Open air shopping for home renos
is breathtaking. One truck was little more than an inch from our bus; I guess an inch is all you need! Perhaps the difference from driving in Canada is that Vietnamese drivers expect oncoming vehicles, bikes and pedestrians, and they anticipate their part in an astonishing “dance”.
When we were closer to Ha Noi, we went through a belt thick with factories. I made a list: Yazaki Factory, a steel factory, one with its ISO 9001 painted on the wall, Foxcomm, Canon Vietnam, Longtech Precision (China?), Nanotech, Smart Mobile Application Company (SMAC).
Shortly after passing the airport, we turned towards the suburbs of Ha Noi. I noticed that the houses were less often painted than in other areas, just grey bare concrete. The narrow houses, usually three storeys, typically had no windows on the sides, which made sense when they were jammed together but looked bleak when they stood alone. Rice paddies became more common again, with banana trees grown along the edges. Sometimes the verge of the highway was planted with taro and sweet potatoes.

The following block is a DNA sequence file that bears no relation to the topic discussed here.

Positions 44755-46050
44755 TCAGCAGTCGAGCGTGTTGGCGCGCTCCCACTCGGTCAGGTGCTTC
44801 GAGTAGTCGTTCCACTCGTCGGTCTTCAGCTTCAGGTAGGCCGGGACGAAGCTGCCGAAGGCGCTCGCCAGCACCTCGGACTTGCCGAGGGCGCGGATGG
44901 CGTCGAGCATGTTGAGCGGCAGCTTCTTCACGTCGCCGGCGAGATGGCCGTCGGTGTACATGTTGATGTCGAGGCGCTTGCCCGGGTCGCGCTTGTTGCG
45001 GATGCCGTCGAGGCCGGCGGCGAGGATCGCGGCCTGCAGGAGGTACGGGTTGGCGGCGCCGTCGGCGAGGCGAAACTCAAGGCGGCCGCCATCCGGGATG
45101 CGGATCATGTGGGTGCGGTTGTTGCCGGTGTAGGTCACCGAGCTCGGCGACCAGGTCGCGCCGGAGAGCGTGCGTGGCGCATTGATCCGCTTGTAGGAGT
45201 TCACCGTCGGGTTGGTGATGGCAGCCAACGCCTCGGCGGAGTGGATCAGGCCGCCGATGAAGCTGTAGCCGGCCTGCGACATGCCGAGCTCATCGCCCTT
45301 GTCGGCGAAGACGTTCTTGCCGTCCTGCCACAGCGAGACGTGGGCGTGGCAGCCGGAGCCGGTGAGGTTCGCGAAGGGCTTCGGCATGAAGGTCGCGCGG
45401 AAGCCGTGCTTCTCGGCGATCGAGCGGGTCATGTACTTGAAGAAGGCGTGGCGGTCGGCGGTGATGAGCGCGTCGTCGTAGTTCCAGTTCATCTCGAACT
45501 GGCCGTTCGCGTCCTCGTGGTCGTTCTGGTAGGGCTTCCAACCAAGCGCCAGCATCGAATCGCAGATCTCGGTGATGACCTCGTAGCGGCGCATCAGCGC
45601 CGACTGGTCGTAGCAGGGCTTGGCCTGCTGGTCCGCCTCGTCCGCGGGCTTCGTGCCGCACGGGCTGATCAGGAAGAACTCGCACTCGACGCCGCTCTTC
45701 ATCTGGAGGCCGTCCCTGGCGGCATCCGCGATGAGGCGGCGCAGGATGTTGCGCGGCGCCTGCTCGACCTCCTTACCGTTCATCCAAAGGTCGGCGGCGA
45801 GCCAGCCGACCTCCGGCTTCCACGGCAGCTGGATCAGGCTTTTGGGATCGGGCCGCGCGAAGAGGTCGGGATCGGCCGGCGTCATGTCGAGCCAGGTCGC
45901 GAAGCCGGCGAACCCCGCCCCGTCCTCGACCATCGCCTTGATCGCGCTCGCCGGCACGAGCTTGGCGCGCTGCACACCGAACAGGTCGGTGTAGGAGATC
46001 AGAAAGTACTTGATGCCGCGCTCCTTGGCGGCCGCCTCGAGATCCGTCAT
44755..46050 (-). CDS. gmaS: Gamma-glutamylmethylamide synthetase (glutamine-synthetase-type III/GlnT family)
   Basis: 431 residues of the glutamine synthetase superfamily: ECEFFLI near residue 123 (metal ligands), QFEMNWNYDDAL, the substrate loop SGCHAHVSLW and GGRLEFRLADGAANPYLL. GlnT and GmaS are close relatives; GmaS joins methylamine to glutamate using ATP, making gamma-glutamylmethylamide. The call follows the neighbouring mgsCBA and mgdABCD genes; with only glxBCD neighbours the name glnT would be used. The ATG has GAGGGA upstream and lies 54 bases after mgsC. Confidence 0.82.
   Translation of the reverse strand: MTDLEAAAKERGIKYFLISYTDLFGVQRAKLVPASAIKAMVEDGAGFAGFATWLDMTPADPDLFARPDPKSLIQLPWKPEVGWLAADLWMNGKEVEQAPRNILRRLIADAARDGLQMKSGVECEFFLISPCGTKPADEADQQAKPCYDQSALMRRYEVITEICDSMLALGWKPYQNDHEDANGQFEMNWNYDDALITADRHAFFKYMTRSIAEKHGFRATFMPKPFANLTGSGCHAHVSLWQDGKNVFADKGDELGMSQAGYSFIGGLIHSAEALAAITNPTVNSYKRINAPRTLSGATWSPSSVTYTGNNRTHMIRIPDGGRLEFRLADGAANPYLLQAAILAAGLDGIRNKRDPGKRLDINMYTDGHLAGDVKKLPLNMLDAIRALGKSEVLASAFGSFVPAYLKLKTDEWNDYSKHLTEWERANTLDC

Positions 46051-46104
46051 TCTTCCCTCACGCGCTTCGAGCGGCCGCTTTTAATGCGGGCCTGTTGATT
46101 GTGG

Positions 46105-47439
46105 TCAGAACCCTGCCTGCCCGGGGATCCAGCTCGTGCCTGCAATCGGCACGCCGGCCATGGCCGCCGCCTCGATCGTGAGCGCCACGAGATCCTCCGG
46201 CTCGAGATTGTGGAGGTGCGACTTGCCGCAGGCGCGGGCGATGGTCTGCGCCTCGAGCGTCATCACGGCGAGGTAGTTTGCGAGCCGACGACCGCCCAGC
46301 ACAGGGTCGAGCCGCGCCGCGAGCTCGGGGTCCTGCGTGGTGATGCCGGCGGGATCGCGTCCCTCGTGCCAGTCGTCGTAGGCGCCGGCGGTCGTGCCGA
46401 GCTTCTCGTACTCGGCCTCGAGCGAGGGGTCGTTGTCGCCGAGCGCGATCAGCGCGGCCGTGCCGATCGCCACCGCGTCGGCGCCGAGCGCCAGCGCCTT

We came to Dong Lam
, another UNESCO world heritage site. Vietnam seems to be keen on UNESCO designation
, and it does help
Gate into Duong Lam Village
Every village and town must have its gate.
preserve the heritage that would otherwise be under threat of rampant urbanization. Our bus was too large to enter the gate, so we said a final goodbye and thank you to our driver, who had been cheerful and helpful and who seemed to enjoy our holiday as much as we did. We walked along a street that curved around the houses. One house was officially designated historic. The residents made money showing their main reception room, which was almost entirely occupied by a large wooden table and eight large carved wooden chairs. On the step, two women were shelling peanuts, and one performed the hosting duties for the WC. Thuy bought some typical candy for us, a kind of marshmallow with mild ginger flavour – a heavy bite, very sticky and not to my taste.
Around a couple more curves we came to the “communal house”, which held a shrine and two large meeting rooms on the side for discussing community affairs. Across the plaza in front of the communal house were a couple of houses whose porches were also shops. To one side was a pagoda, of which part dated from the seventeenth century. The central shrine was